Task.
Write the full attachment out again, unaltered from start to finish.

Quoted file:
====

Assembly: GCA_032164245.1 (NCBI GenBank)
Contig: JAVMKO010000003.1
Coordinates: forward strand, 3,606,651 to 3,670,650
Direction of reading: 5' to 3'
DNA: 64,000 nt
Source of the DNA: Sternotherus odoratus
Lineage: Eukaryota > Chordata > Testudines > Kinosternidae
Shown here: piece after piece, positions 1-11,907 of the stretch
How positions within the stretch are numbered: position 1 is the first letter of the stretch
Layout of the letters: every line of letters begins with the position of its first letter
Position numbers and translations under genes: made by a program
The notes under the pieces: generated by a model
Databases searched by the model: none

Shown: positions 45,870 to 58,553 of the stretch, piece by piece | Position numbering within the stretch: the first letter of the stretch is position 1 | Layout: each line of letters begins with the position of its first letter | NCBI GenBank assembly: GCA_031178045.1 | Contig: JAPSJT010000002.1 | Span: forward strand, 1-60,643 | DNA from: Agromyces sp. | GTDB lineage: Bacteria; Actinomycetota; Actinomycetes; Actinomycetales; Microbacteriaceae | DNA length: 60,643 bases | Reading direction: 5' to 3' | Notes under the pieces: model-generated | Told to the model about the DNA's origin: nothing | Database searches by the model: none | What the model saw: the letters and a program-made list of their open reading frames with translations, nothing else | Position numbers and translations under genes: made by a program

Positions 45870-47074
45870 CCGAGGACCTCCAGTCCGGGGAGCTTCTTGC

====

Assembly: GCA_032164245.1 (NCBI GenBank)
Contig: JAVMKO010000003.1
Coordinates: forward strand, 3,606,651 to 3,670,650
Direction of reading: 5' to 3'
DNA: 64,000 nt
Source of the DNA: Sternotherus odoratus
Lineage: Eukaryota > Chordata > Testudines > Kinosternidae
Shown here: piece after piece, positions 1-11,907 of the stretch
How positions within the stretch are numbered: position 1 is the first letter of the stretch
Layout of the letters: every line of letters begins with the position of its first letter
Position numbers and translations under genes: made by a program
The notes under the pieces: generated by a model
Databases searched by the model: none

Shown: positions 45,870 to 58,553 of the stretch, piece by piece | Position numbering within the stretch: the first letter of the stretch is position 1 | Layout: each line of letters begins with the position of its first letter | NCBI GenBank assembly: GCA_031178045.1 | Contig: JAPSJT010000002.1 | Span: forward strand, 1-60,643 | DNA from: Agromyces sp. | GTDB lineage: Bacteria; Actinomycetota; Actinomycetes; Actinomycetales; Microbacteriaceae | DNA length: 60,643 bases | Reading direction: 5' to 3' | Notes under the pieces: model-generated | Told to the model about the DNA's origin: nothing | Database searches by the model: none | What the model saw: the letters and a program-made list of their open reading frames with translations, nothing else | Position numbers and translations under genes: made by a program

Positions 45870-47074
45870 CCGAGGACCTCCAGTCCGGGGAGCTTCTTGC